Late Static Binding in PHP

Basically, it boils down to the fact that the self keyword does not follow the rules of inheritance. self always resolves to the class in which it is used. This means that if you make a method in a parent class and call it from a child class, self will not reference the child as you might expect.

Late static binding introduces a new use for the static keyword, which addresses this particular shortcoming. When you use static, it represents the class where you first use it, ie. it ‘binds’ to the runtime class.

Javascript Prototype Pattern

1. First, there is a prototype property that every JavaScript function has (it is empty by default), and you attach properties and methods on this prototype property when you want to implement inheritance.Note that this prototype property is not enumerable: it is not accessible in a for/in loop. The prototype property is used primarily for inheritance: you add methods and properties on a function’s prototype property to make those methods and properties available to instances of that function.

2. The second concept with prototype in JavaScript is the prototype attribute. Think of the prototype attribute as a characteristic of the object; this characteristic tells us the object’s “parent”. In simple terms: An object’s prototype attribute points to the object’s “parent”—the object it inherited its properties from. The prototype attribute is normally referred to as the prototype object

Prototype is important in JavaScript because JavaScript does not have classical inheritance based on Classes (as most object oriented languages do), and therefore all inheritance in JavaScript is made possible through the prototype property. JavaScript has a prototype-based inheritance mechanism.

function Plant () { = "Mexico";
this.isOrganic = true;

// Add the showNameAndColor method to the Plant prototype property
Plant.prototype.showNameAndColor =  function () {
console.log("I am a " + + " and my color is " + this.color);

// Add the amIOrganic method to the Plant prototype property
Plant.prototype.amIOrganic = function () {
if (this.isOrganic)
console.log("I am organic, Baby!");

function Fruit (fruitName, fruitColor) { = fruitName;
this.color = fruitColor;

// Set the Fruit's prototype to Plant's constructor, thus inheriting all of Plant.prototype methods and properties.
Fruit.prototype = new Plant ();

// Creates a new object, aBanana, with the Fruit constructor
var aBanana = new Fruit ("Banana", "Yellow");

// Here, aBanana uses the name property from the aBanana object prototype, which is Fruit.prototype:
console.log(; // Banana

// Uses the showNameAndColor method from the Fruit object prototype, which is Plant.prototype. The aBanana object inherits all the properties and methods from both the Plant and Fruit functions.
console.log(aBanana.showNameAndColor()); // I am a Banana and my color is yellow.

Prototype is also important for accessing properties and methods of objects. The prototype attribute (or prototype object) of any object is the “parent” object where the inherited properties were originally defined. if you want to access a property of an object, the search for the property begins directly on the object. If the JS runtime can’t find the property there, it then looks for the property on the object’s prototype—the object it inherited its properties from.This in essence is the prototype chain

var myFriends = {name: "Pete"};

// To find the name property below, the search will begin directly on the myFriends object and will immediately find the name property because we defined the property name on the myFriend object. This could be thought of as a prototype chain with one link.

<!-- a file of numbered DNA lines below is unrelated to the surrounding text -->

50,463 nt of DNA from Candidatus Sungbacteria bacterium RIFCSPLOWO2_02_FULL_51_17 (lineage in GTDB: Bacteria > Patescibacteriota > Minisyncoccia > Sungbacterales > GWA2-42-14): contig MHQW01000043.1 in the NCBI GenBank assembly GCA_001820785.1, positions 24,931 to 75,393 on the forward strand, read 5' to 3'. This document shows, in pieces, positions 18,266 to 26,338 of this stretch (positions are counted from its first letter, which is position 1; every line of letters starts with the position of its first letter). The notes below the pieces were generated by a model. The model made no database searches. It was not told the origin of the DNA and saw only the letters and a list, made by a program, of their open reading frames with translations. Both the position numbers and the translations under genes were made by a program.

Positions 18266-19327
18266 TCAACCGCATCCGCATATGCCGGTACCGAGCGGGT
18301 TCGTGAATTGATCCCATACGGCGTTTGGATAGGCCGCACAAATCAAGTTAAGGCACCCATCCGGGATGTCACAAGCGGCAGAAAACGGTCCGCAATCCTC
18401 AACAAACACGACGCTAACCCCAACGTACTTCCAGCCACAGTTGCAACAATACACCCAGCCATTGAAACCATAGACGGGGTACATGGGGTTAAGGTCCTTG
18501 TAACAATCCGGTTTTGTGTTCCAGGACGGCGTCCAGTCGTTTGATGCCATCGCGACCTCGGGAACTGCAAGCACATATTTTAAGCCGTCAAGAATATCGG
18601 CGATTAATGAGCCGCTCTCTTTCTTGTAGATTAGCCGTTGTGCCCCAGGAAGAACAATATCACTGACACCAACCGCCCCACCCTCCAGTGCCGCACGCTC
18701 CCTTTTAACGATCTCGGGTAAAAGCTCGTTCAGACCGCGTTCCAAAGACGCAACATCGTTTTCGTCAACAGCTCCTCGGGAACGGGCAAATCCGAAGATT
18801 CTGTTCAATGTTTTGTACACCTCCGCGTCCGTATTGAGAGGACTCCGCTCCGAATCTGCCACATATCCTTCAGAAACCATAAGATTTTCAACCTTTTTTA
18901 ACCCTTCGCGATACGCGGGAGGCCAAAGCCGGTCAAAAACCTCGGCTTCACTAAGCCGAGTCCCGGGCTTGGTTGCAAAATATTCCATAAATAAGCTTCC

// In this example, the search for the toString () method will also begin on the myFriends’ object, but because we never created a toString method on the myFriends object, the compiler will then search for it on the myFriends prototype (the object which it inherited its properties from).

// And since all objects created with the object literal inherits from Object.prototype, the toString method will be found on Object.prototype—see important note below for all properties inherited from Object.prototype. 

myFriends.toString ();

When it comes to inheritance, JavaScript only has one construct: objects. Each object has an internal link to another object called its prototype. That prototype object has a prototype of its own, and so on until an object is reached with null as its prototype. By definition, null has no prototype, and acts as the final link in this prototype chain.

var o = {a: 1};

// The newly created object o has Object.prototype as its [[Prototype]]
// o has no own property named 'hasOwnProperty'
// hasOwnProperty is an own property of Object.prototype. 
// So o inherits hasOwnProperty from Object.prototype
// Object.prototype has null as its prototype.
// o ---> Object.prototype ---> null

var a = ["yo", "whadup", "?"];

// Arrays inherit from Array.prototype 
// (which has methods like indexOf, forEach, etc.)
// The prototype chain looks like:
// a ---> Array.prototype ---> Object.prototype ---> null

function f() {
  return 2;

// Functions inherit from Function.prototype 
// (which has methods like call, bind, etc.)
// f ---> Function.prototype ---> Object.prototype ---> null

Javascript Set2 of Interview questions

1) Does Javascript support read only attributes of Object?

With any javascript interpreter that implements ECMAScript 5 you can use Object.defineProperty to define readonly properties. In loose mode the interpreter will ignore a write on the property, in strict mode it will throw an exception.

var obj = {};
Object.defineProperty( obj, "", {
  value: "",
  writable: false,
  enumerable: true,
  configurable: true

Also you can try to attempt this via private attributes simulation.

2) What does the delete operator do ?
delete is used to delete object properties. It will not delete ordinary variables defined with var. it will delete global variables though since they are actually properties of the global object.